INDONESIA GETS MORNING-AFTER-PILLS AFTER ISLAMIC GROUP CONCEDES TO UN
JAKARTA, Dec 7, 2000 (LSN.ca) - The Inter Press Service reported Monday that a major Islamic religious group in Indonesia has conceded to the United Nations, the World Health Organization and others involved in an international promotion of the abortifacient morning-after-pill. The Muhammadiyah has agreed to stock its clinics with Postinor-2, the version of the abortifacient drugs the international consortium has been pushing in Asia. The religious group cited sections from the Koran, claiming the drugs did not offend the teachings of Islam. They have accepted the false argument that the drugs prevent pregnancy rather than cause abortion of an already created human being. Muhammadiyah is also organizing seminars promoting the drugs.
The news report notes that Muhammadiyah’s support was crucial in getting Postinor-2 registered with health authorities in Indonesia - a prime target for population controllers since it is the world’s fourth most populous nation. (IPS, HEALTH: Religious Backing Boosts Use of Contraception, Dec 4, 2000)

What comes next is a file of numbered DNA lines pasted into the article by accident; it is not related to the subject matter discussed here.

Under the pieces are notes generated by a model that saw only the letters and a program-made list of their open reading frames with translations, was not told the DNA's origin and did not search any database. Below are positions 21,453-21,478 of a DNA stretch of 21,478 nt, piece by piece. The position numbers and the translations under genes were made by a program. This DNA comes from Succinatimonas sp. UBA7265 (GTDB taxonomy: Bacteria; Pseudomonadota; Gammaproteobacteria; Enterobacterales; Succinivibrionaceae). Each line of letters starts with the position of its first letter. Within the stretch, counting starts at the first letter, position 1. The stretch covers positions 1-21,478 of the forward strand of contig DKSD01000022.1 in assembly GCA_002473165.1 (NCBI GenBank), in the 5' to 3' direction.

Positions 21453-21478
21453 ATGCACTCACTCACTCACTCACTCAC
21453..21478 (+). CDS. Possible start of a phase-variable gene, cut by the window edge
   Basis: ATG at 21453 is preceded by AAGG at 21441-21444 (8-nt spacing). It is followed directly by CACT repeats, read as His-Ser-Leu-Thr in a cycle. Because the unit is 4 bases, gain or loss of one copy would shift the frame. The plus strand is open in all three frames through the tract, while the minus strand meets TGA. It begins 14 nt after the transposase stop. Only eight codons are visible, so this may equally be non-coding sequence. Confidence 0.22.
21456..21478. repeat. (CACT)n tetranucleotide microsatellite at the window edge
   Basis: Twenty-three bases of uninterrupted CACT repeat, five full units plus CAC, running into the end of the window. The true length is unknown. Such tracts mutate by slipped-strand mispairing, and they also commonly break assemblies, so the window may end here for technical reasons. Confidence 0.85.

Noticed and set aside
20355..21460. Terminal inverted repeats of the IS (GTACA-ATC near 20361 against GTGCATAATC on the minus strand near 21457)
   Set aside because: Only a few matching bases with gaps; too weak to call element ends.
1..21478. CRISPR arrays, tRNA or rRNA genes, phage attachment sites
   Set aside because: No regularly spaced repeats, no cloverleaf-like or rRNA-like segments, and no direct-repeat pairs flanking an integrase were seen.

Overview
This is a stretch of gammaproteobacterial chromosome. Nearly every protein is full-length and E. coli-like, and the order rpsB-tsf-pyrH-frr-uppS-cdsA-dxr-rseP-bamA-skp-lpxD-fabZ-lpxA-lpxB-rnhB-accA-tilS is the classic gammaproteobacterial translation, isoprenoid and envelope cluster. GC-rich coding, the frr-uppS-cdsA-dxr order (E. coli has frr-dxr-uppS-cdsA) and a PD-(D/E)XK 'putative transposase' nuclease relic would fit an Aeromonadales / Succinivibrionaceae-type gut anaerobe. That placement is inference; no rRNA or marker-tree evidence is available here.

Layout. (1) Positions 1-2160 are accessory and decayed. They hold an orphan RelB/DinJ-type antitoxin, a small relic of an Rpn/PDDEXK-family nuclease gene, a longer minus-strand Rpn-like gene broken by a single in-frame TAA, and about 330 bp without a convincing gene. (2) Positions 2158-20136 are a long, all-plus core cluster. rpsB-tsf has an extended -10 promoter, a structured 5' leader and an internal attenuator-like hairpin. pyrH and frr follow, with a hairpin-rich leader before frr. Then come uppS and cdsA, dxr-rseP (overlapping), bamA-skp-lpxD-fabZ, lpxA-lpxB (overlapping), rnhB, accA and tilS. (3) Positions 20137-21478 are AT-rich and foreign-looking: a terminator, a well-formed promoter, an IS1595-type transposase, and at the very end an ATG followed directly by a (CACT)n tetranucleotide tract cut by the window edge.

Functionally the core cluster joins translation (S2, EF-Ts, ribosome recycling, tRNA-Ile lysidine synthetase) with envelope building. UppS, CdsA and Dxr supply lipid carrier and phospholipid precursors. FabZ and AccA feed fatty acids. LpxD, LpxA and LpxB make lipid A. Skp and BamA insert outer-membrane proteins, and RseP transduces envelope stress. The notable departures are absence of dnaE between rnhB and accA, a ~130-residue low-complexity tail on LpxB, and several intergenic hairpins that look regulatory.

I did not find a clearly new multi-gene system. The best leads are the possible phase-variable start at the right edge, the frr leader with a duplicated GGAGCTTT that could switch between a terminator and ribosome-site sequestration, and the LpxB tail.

The Indonesian Muslims do not seem to be aware that co-operation with international de-population organizations, which are strongly anti-religious, will likely eventually lead to a critical, if not fatal weakening of their family supportive Muslim culture.
LifeSite first exposed the existence of the International Consortium on Emergency Contraception (ICEC) last year. It was reported that the rapid proliferation of abortifacient “emergency contraception” around the world in the past few years was engineered by an international group of abortion supporters. Formed in 1996, the ICEC includes UNDP/UNFPA/WHO/World Bank Special Programme of Research, Development and Research Training in Human Reproduction (Geneva); International Planned Parenthood Federation (London); The Population Council (New York - which holds the rights to RU-486); The Concept Foundation (Bangkok); Pacific Institute for Women’s Health (Los Angeles); Pathfinder International (Boston); Population Services International (Washington, DC); and Program for Appropriate Technology in Health (PATH).
See LifeSite’s expose on the Consortium at http://lsn.ca/ldn/1999/dec/991210a.html